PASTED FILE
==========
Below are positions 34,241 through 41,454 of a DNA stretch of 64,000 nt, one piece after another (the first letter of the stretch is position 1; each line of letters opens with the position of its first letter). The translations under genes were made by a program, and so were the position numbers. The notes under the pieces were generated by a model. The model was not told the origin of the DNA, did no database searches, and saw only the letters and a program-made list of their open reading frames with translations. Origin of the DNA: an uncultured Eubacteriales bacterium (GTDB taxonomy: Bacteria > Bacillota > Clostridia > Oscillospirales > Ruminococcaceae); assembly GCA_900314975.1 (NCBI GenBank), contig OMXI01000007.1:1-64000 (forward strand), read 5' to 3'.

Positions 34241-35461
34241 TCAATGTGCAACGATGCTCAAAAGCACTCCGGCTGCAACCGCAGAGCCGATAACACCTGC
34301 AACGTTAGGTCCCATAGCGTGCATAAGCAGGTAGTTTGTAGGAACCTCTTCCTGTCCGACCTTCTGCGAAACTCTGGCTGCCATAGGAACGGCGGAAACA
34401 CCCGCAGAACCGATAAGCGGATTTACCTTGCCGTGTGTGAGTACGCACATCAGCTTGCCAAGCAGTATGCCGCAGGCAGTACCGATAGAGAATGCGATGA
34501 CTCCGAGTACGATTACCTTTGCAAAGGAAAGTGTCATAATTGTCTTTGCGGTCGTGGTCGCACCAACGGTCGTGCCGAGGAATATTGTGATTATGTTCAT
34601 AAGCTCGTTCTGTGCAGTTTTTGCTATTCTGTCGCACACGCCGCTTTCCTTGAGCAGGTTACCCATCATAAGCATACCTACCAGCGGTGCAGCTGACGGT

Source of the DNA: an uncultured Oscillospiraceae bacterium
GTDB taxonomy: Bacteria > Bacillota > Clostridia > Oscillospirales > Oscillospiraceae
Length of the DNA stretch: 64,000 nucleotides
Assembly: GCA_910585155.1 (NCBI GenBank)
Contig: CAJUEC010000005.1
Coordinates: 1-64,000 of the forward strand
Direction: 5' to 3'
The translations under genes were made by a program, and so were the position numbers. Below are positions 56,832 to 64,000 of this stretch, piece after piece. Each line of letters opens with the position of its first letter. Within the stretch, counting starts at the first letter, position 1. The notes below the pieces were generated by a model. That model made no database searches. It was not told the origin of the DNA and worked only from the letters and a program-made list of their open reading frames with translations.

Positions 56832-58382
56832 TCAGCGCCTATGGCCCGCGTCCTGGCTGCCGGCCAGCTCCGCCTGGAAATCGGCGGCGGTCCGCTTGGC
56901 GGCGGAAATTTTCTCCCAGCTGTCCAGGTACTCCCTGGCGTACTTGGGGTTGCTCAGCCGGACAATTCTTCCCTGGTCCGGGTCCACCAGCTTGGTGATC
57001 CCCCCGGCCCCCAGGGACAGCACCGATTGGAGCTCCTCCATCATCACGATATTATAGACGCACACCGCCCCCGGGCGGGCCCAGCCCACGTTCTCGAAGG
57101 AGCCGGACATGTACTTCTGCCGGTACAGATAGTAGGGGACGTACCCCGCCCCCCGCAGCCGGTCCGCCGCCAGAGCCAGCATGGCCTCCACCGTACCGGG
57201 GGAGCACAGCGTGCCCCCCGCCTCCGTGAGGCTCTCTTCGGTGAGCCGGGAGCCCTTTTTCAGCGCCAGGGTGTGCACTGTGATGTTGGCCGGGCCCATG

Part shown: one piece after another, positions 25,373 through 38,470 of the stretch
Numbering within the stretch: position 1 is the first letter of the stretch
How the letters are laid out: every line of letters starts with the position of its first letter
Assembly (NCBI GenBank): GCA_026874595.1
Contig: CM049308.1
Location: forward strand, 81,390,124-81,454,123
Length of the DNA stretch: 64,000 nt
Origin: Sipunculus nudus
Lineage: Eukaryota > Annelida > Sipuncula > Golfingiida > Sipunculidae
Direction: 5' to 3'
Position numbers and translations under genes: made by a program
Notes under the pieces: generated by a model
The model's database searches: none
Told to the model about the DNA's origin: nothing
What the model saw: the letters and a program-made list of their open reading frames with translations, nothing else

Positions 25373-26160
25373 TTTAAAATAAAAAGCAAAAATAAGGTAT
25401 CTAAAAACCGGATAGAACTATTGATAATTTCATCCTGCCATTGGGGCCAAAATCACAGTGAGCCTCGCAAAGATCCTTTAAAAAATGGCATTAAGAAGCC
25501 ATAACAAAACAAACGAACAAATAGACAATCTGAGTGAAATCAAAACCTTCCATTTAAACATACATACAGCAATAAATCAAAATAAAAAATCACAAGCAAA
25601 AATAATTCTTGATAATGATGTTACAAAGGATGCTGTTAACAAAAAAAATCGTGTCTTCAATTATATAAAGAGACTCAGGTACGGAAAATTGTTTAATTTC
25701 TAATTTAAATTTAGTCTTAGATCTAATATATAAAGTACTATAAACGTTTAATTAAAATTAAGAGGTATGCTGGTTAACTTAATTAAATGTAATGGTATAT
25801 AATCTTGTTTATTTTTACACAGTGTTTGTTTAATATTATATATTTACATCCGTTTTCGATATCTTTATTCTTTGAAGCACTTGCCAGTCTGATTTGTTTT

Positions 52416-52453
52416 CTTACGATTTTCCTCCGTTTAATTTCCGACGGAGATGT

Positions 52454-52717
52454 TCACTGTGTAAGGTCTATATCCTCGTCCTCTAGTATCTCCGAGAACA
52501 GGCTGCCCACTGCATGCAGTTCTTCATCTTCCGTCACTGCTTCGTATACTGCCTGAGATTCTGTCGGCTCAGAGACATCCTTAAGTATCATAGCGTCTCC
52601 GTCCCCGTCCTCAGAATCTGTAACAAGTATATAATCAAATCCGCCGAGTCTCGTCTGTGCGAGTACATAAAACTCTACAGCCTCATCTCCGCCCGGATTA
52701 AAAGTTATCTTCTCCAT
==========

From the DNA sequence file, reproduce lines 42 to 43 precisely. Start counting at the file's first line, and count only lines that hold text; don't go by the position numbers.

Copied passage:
25701 TAATTTAAATTTAGTCTTAGATCTAATATATAAAGTACTATAAACGTTTAATTAAAATTAAGAGGTATGCTGGTTAACTTAATTAAATGTAATGGTATAT
25801 AATCTTGTTTATTTTTACACAGTGTTTGTTTAATATTATATATTTACATCCGTTTTCGATATCTTTATTCTTTGAAGCACTTGCCAGTCTGATTTGTTTT